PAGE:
Coffee heat rising

No Crash Here: Riches in the Department of What Matters

Spring has sprung in these parts. The weather—never bad this winter, really—has been spectacular for the past several weeks. Everything is in blossom. At this time of year, the citrus perfumes the air like frangipani in the South Pacific islands. It reminds us that our strange, abstract human constructs of “wealth” are so silly as to be meaningless. Does losing a quarter million bucks in real estate and the stock market really matter when far more believable riches surround us?

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Wonderful as flowers are, I’m planting a lot more vegetables in the garden. That chard borders the pool, and probably will grow there through the summer. Soon its neighbors, the beets and carrots, will be ready to harvest. Meanwhile, yesterday in a part of the yard that gets more sun I put in some cantaloupe and some butternut squash, which I hope will grow from grocery-scavenged seeds.As times grow even harder, food is going to be more expensive; possibly even scarce. So, the flowers will have to make way for things that can be eaten.

The yard already has plenty of that: I’ve been scarfing tree-ripened oranges for the past two and a half months, and now the oranges, lemon, and lime are all covered with new blossoms. Next winter will see another bumper crop of citrus, I think.

Those oranges are sweet as candy. Eat your heart out, Warren Buffett!

Why didn’t I think of that?

Last evening Cassie and I walked past the proprietorship of an eight-year-old entrepreneur, who sells garden flowers out of a sidewalk stand built of his mom’s card table and some paper signs. Turns out the kid has made about $70 from his various projects, which also include peddling the citrus from the backyard trees and handing out gift cards to relatives. Kid and a half!

Chatting with his mom, I learned the family had recently moved in, after her mother-in-law, the home’s original owner, had passed. Sad though they were to lose the grandmother, they were thrilled to be in the house, which they’ve begun to renovate.

Among several things she revealed, the young mother told me that her mother-in-law had demarcated certain parts of the yard as outdoor living areas; other parts she simply wrote off. This explained why half the front yard was green and happy, and half was mostly bare dirt. The parts of the large lot that she didn’t personally use as living space did not get water wasted on them.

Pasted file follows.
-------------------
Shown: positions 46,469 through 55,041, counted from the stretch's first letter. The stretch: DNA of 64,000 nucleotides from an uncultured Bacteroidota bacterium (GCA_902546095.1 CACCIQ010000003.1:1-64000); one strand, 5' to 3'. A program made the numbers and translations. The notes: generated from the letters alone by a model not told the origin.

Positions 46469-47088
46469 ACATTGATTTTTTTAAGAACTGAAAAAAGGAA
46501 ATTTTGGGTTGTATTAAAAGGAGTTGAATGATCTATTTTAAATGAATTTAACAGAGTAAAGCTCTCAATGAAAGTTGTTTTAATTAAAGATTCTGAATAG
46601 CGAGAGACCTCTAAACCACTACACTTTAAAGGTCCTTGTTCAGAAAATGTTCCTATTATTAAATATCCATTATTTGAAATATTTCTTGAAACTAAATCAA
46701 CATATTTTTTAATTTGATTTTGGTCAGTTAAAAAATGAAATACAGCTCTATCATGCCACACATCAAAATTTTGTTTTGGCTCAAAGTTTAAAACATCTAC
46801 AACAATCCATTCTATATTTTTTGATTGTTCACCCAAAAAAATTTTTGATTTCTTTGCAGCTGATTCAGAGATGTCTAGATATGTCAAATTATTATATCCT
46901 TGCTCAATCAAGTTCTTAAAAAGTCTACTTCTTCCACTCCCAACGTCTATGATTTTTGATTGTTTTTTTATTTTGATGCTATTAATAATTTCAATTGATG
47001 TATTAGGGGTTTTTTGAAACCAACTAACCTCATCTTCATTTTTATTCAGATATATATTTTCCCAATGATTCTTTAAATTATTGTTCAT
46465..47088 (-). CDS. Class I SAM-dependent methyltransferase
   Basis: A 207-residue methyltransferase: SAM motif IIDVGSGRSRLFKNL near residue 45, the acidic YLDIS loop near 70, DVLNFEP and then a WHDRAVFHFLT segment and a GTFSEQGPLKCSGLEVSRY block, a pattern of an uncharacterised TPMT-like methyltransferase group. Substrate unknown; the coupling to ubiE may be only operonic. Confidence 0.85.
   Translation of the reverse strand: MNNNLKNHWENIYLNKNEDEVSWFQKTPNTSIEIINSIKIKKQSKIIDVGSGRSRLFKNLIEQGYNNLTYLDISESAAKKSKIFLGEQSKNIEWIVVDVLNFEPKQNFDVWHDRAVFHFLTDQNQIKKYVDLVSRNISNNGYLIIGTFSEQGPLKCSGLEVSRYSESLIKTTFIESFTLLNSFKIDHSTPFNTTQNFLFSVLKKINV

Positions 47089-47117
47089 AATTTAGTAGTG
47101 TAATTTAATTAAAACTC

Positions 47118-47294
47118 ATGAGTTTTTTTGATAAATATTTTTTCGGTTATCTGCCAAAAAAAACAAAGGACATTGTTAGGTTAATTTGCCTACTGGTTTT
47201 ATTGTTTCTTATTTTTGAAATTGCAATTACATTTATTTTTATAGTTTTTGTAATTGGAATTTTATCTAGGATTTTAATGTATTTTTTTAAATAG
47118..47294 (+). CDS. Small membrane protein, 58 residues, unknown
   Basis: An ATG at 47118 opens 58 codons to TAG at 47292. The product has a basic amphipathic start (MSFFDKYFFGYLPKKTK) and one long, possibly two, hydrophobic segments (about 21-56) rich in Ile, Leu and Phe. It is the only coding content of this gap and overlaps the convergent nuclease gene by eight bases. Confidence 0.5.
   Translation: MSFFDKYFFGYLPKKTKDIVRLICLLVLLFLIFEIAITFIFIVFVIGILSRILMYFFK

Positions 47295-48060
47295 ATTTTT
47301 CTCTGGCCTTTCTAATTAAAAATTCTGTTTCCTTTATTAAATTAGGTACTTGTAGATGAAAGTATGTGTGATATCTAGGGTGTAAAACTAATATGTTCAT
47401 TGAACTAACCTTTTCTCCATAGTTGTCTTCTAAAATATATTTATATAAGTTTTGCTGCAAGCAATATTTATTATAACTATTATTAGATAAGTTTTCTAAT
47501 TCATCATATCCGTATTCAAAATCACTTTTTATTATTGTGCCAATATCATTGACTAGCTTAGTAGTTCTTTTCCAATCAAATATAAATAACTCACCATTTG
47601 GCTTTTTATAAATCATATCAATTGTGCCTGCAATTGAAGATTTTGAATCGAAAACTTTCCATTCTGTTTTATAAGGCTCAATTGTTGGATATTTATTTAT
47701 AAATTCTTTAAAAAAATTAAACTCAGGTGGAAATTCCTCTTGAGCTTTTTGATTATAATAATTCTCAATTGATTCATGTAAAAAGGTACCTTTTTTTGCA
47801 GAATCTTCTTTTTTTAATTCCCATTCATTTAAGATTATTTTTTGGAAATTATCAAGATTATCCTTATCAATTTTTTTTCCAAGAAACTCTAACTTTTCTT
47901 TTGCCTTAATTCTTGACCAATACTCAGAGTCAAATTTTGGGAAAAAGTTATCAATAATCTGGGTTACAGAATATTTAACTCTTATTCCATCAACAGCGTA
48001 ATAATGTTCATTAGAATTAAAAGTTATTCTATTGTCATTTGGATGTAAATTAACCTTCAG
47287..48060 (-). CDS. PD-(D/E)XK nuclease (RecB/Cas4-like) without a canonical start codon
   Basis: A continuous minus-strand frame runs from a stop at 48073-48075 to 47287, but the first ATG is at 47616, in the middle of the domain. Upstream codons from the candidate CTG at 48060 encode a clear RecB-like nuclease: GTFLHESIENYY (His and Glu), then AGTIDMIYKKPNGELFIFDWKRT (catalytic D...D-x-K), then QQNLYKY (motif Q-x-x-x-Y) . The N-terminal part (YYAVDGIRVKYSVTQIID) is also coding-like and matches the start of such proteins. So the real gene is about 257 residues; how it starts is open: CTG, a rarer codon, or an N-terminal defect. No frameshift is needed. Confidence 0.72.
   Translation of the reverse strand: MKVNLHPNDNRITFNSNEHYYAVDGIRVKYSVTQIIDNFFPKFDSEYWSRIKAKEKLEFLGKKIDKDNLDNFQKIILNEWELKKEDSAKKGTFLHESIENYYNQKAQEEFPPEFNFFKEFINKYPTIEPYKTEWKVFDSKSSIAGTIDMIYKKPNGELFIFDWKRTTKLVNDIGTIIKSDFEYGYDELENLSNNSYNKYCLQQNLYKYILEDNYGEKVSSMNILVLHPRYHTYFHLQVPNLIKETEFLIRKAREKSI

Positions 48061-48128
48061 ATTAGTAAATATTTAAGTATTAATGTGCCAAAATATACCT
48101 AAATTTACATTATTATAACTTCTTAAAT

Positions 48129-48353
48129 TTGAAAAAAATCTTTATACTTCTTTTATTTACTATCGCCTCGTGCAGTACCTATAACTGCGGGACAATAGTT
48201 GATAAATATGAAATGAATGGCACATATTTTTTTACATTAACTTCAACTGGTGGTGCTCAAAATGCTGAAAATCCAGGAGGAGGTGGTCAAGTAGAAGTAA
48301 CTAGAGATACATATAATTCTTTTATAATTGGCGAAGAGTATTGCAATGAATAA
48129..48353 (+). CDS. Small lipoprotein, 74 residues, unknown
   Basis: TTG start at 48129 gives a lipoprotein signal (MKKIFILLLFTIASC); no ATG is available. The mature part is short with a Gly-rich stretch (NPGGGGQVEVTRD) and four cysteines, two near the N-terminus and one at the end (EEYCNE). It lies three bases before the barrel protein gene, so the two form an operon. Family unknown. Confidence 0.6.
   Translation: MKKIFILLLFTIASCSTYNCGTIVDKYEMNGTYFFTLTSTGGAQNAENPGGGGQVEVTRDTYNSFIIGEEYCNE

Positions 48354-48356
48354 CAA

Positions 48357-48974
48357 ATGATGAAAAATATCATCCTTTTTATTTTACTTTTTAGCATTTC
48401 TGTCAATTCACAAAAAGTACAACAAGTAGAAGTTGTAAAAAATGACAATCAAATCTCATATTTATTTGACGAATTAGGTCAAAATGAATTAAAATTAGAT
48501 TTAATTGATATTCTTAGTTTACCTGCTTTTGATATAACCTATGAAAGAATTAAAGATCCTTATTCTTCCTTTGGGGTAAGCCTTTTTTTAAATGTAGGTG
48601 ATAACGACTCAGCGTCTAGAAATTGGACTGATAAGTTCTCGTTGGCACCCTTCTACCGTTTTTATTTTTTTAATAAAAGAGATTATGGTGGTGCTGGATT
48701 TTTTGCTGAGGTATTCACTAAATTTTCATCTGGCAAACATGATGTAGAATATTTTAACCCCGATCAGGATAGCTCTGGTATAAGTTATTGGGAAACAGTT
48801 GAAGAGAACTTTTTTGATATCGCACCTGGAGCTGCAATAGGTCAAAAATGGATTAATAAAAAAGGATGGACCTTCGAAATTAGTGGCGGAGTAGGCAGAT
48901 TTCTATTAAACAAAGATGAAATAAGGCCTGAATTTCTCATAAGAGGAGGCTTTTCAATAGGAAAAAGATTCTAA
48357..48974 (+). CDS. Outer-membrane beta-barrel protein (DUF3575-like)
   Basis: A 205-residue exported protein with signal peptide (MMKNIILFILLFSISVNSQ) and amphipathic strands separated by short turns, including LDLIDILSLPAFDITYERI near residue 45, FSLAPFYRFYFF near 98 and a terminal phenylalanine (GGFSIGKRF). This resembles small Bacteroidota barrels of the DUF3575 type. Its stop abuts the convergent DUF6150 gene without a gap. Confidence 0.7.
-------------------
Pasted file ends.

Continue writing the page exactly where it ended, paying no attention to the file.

Click! Here I am sitting here wondering how the heck to cut some of the amazing costs of living in my quite desirable house, one of which is the astonishing water bill, which rises apace.

My house has an advantage over the mother-in-law’s, in that it’s already desert-landscaped. Where no plants grow, rock mulch covers the ground. But the problem is, I don’t take advantage of it: the place isn’t a desert…it’s a jungle!

The frontyard west of the driveway is overwatered, because I couldn’t make the landscaper understand that the potted plants around the westside deck need to be watered every day in summer and so they needed to be on their own valve. Disregarding the Female Voice, he linked the front west with the irrigation lines that water the potted plants. This means that all summer long a half-a-yardful of xeriscapic desert plants get watered every day. Needless to say, I’ve quite the thicket out there.

There’s no reason I can’t have about two-thirds of the berserk plants removed and then simply put plugs in every one of the drippers. Let those xeriscapic plants fend for themselves during the summer, or haul a sprinkler out to them about once a month. That would cut a substantial part of the water bill.

Ditto the useless plants along the outside of the eastside back wall, whose main purpose seems to be to block pedestrians from strolling along the sidewalk and to provide cover for the bums who use that wall as their public toilet. Why am I watering plants that don’t populate my living space? There, too, Gerardo could yank out the plants and we could plug all the drippers: more water saved!

Most of the plants in the east front yard are highly xeriscapic. Several of those—a palo brea tree, a vitex, a yellow oleander, a cassia, and a Mexican bird of paradise—were installed to create a visual screen between my front windows and Dave’s Used Car Lot, Marina, and Weed Arboretum. That they do, effectively…and a little weirdly, given that they’ve grown into something that resembles a huge green bunker instead of a screen. Now that they’re firmly established, they also shouldn’t need to be watered more than once or twice a week. Plug up their drippers, for hevvinsake, and drag a sprinkler out there every two or three weeks during the driest part of summer. And get the darn things trimmed!

The weeds between the flagstones in the front courtyard have crowded out the dichondra, are always out of control and usually overrun with hated bermudagrass. Dig out the dirt between those pavers, fill the spaces with river rock, and turn off the sprinklers. Connect octopus heads to the sprinklers and run dripper hose to just a few ornamentals, thereby bringing a stop to a great deal of water wastage there, too.

I’ll bet that by mapping out three relatively small outdoor living areas—the back porch, the westside deck, and the front courtyard with its backdrop of xeriscapic shrubbery—and cutting off the water to everything else except the fruit trees, I could save $40 or $50 a month on water. More, maybe: the base water, sewer, and trash bill is about $60; my bills have been more than twice that. Whatever dies gets pulled out. The yard would look better because it would be less overgrown, and my checking account would also look a lot better.